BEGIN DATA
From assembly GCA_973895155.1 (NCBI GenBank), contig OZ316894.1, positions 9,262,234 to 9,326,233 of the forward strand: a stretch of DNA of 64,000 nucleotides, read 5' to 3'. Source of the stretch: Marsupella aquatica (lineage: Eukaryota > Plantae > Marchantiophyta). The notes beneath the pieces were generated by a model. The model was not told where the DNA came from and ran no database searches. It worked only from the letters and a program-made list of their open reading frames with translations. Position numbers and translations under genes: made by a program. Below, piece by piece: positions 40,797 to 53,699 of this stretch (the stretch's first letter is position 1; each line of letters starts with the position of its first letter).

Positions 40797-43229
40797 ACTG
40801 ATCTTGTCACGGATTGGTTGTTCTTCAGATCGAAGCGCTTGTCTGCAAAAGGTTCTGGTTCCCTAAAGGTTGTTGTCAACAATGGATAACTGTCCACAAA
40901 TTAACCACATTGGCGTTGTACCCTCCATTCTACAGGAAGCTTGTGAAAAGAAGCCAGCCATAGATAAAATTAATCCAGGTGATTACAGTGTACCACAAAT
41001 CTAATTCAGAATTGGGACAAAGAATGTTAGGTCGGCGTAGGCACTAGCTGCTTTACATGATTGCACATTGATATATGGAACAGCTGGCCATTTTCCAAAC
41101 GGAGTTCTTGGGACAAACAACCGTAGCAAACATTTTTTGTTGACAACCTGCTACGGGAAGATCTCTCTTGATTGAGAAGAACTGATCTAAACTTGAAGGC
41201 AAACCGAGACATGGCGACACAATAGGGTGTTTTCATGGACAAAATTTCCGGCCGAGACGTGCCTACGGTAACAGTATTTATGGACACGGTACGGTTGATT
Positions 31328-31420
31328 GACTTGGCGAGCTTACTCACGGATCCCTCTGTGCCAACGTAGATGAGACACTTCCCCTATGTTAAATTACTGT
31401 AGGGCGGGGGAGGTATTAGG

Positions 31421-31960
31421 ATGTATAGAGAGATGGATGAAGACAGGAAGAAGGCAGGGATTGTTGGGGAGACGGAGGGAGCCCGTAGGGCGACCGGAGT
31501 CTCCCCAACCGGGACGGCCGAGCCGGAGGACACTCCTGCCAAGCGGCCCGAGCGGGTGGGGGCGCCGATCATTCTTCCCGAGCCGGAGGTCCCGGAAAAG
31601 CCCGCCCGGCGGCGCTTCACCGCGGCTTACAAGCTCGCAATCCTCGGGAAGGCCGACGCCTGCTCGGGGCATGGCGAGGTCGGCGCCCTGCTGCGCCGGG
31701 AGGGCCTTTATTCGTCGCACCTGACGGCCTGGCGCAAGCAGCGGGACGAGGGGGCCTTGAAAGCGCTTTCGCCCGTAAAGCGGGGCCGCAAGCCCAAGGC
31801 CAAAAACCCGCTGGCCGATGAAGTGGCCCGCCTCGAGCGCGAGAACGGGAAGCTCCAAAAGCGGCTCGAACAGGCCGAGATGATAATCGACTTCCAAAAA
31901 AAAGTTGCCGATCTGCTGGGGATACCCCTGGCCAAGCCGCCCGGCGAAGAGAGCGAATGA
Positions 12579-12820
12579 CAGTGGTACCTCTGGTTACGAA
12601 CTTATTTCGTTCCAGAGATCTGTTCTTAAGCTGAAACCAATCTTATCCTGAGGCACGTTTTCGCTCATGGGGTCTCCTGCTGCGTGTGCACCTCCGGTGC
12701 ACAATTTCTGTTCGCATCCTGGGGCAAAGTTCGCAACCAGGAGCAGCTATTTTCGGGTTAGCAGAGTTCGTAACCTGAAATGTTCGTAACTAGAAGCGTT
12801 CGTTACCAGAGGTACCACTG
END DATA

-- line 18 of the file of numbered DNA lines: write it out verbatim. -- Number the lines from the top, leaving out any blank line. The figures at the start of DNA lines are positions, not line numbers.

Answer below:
31901 AAAGTTGCCGATCTGCTGGGGATACCCCTGGCCAAGCCGCCCGGCGAAGAGAGCGAATGA